Teva Pharmaceutical Industries Ltd. (NYSE: TEVA; TASE: TEVA) CEO Kare Schultz told AP that he sees a "two-year turnaround timeline" and "a clear move upward" in 2020.
So at a stroke Schultz has written off 2018 and 2019, buying himself time to rebuild Teva, though not necessarily doing Teva's stock any favors. Some investors like US asset management giant Capital Research, which has increased its stake in Teva to 12%, clearly take a sanguine longer term view but for other investors 2020 will seem a long way away, especially with dividend payments suspended until further notice, and no guarantees that Teva will eventually recover. Teva's share price has fallen 7% since the fourth quarter results were announced last Thursday with the strong declines on Wall Street over the past week exacerbating the situation.
This is not to suggest that Schultz, 100 days into his new job, has put his own interests before Teva's by writing off the next two years to take the pressure off himself. Time may be the best healer, (although Teva would argue that its products do a better job) but the Dane has not been sitting on his hands since arriving in Israel on November 1.
Schultz's prescription for recovery has veered towards amputation rather than pharmaceutical treatment, with 14,000 layoffs worldwide, 25% of the company's workforce, including 1,750 in Israel. He has reached agreement with Israel's unions and politicians who have twisted his arm over the massive tax breaks Teva receives in Israel.
Schultz has also resisted the temptation to start blaming his predecessors and has simply got on with the job of dragging Teva out of the mire. He has let the figures speak for themselves. Despite the $40 billion acquisition of Allergan's generic division Actavis, Teva's revenue has not grown, mainly, as last week's $17.1 billion goodwill impairment write down demonstrated, because generic prices in the US have fallen sharply.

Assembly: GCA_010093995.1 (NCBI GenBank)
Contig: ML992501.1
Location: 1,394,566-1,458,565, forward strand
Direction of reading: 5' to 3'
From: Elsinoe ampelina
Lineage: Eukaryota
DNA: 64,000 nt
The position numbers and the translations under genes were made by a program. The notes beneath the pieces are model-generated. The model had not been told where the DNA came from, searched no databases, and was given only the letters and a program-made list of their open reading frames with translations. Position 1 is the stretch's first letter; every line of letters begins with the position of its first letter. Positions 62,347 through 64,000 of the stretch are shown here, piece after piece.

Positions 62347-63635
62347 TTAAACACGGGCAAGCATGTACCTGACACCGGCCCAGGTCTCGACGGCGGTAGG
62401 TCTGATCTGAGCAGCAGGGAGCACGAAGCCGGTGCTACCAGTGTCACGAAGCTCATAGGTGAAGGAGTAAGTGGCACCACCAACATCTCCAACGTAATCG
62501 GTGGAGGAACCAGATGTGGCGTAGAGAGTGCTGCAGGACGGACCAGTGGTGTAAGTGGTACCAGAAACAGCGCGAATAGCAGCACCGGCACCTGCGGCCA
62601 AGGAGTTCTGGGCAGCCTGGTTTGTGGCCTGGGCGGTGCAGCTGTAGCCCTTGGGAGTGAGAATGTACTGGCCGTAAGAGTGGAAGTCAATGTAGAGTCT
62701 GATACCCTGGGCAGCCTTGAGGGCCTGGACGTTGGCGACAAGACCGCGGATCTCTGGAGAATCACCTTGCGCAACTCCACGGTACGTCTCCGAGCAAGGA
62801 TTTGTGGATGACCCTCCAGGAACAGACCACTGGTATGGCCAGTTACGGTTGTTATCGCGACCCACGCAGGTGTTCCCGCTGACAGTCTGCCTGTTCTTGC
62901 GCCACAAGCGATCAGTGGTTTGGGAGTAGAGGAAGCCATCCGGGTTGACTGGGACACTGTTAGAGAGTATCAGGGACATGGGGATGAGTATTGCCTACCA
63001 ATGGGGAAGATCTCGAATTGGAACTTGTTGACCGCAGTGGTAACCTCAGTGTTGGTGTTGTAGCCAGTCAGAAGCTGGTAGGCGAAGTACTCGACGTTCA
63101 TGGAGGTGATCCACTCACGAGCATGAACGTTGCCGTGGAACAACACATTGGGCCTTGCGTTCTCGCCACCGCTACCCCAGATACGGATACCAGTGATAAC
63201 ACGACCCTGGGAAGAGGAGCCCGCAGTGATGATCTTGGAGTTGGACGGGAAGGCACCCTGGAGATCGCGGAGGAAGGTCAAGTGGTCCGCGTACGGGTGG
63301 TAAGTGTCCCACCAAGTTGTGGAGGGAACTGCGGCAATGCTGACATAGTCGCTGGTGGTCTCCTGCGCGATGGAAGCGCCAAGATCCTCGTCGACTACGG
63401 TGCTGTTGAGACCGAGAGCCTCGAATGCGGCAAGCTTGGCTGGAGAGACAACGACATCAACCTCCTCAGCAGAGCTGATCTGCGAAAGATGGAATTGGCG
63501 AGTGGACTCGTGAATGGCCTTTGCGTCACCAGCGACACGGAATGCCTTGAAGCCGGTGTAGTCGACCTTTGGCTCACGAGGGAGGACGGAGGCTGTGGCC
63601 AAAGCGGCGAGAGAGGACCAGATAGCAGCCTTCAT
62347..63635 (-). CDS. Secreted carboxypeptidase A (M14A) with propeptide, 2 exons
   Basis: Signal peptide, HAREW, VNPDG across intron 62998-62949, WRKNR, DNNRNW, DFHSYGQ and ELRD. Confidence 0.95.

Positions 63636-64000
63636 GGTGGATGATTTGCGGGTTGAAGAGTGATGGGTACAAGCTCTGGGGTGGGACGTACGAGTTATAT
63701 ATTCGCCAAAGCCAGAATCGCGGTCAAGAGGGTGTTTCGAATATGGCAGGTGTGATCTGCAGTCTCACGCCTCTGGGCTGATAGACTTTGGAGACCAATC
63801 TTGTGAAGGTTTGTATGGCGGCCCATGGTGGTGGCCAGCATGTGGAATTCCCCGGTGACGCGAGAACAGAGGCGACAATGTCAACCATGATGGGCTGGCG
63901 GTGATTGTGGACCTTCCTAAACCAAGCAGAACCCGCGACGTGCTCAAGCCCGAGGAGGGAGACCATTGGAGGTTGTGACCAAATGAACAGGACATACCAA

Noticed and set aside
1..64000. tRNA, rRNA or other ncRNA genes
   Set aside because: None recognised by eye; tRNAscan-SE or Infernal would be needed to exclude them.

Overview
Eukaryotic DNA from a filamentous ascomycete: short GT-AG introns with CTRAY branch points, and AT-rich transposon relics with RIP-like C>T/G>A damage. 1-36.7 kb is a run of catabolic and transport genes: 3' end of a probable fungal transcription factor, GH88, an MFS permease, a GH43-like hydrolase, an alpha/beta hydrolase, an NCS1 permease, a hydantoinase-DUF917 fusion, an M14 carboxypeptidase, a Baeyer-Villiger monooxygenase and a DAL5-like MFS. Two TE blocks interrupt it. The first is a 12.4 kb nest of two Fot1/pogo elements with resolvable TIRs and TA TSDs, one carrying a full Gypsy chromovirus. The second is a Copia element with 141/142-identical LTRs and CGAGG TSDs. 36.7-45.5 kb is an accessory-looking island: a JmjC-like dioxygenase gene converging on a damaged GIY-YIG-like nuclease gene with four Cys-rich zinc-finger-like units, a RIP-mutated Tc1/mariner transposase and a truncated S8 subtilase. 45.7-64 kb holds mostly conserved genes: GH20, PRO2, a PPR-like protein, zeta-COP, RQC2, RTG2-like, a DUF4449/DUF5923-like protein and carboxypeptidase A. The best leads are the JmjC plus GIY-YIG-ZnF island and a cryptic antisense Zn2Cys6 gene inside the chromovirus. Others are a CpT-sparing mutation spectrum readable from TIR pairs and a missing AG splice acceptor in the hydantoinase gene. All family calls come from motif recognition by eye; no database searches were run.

Furthermore, much of the $42 billion in revenue since 2002 from Teva's blockbuster multiple sclerosis treatment Copaxone has been squandered on over-priced and ineffective acquisitions and found its way into the pockets of the senior executives and directors that have driven the company to the brink of ruin.
Meanwhile the company has been saddled with a debt of $34 billion, reduced by the sale of various assets to $32.5 billion at the end of 2017. This debt must now be serviced by shrinking revenue - Teva sees revenue of $18.3 billion to $18.8 billion in 2018 compared with $22.4 billion in 2017. The $4 billion fall in revenue will stem from ongoing falls in generic prices and the generic competition now faced by Copaxone - the drug's revenue fell 25% in the fourth quarter alone following the introduction of new generic competition from Mylan to the 40mg dosage version.
Will Schultz get Teva back on track by 2020? Time will tell but investors seem to be betting on him. Despite the stock's volatility, the company's share price is almost double what it was when the Dane took over at the start of November and the shares hit a low point after the third quarter 2017 results.
Published by Globes [online], Israel business news - www.globes-online.com - on February 13, 2018
© Copyright of Globes Publisher Itonut (1983) Ltd. 2018